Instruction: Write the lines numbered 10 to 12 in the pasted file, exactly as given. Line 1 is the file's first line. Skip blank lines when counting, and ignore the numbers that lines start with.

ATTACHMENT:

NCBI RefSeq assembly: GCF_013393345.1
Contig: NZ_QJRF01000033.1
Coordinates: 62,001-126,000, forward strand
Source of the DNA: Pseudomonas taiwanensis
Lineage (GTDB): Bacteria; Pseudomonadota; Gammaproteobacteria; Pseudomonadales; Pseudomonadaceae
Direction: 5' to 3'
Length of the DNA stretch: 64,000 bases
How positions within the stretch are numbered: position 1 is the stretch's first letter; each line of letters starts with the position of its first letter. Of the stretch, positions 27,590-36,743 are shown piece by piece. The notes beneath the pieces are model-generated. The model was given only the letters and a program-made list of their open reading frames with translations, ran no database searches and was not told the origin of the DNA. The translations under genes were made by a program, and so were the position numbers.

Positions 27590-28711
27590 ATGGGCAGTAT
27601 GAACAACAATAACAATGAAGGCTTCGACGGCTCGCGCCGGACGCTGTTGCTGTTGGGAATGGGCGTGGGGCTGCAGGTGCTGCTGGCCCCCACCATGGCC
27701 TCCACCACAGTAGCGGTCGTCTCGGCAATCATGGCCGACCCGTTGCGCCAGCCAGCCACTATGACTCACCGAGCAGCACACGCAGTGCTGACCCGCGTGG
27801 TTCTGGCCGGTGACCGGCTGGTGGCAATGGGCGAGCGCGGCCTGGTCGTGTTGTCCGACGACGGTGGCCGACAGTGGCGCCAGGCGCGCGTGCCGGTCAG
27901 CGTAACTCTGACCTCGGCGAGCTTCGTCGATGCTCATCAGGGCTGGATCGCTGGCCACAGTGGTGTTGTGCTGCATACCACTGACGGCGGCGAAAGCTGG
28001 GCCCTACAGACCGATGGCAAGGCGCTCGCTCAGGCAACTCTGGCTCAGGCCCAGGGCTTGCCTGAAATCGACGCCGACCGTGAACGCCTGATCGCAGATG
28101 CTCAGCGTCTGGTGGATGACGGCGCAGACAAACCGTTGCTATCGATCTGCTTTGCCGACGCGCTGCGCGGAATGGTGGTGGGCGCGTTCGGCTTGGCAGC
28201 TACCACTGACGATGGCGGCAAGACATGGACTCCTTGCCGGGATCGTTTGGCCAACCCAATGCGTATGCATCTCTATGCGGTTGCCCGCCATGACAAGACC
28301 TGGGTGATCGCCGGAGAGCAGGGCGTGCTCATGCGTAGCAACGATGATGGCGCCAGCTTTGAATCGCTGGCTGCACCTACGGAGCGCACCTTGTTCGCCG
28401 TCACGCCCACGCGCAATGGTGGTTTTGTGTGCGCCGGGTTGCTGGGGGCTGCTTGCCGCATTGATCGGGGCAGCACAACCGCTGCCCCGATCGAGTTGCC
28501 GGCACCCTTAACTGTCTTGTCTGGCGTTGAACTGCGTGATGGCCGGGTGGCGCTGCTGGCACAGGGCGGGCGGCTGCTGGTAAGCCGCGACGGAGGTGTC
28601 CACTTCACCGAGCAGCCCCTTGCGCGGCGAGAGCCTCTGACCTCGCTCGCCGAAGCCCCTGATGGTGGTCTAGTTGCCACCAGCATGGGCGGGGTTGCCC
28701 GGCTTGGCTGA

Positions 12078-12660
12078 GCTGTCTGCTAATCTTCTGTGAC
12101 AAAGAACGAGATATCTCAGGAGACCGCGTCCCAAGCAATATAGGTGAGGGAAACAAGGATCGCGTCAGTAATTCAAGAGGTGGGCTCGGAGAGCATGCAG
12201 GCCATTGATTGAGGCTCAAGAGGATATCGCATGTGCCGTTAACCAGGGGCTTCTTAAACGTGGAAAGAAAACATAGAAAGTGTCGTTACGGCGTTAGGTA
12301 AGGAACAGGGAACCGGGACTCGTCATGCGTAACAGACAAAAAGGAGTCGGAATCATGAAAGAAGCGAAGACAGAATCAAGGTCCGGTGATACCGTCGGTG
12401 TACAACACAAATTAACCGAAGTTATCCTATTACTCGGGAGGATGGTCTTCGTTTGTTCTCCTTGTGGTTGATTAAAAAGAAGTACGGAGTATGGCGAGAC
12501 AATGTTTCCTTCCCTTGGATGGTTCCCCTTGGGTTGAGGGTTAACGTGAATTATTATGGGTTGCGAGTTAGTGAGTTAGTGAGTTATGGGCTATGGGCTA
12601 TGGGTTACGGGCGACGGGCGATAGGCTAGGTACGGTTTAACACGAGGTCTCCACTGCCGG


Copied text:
27590 ATGGGCAGTAT
27601 GAACAACAATAACAATGAAGGCTTCGACGGCTCGCGCCGGACGCTGTTGCTGTTGGGAATGGGCGTGGGGCTGCAGGTGCTGCTGGCCCCCACCATGGCC
27701 TCCACCACAGTAGCGGTCGTCTCGGCAATCATGGCCGACCCGTTGCGCCAGCCAGCCACTATGACTCACCGAGCAGCACACGCAGTGCTGACCCGCGTGG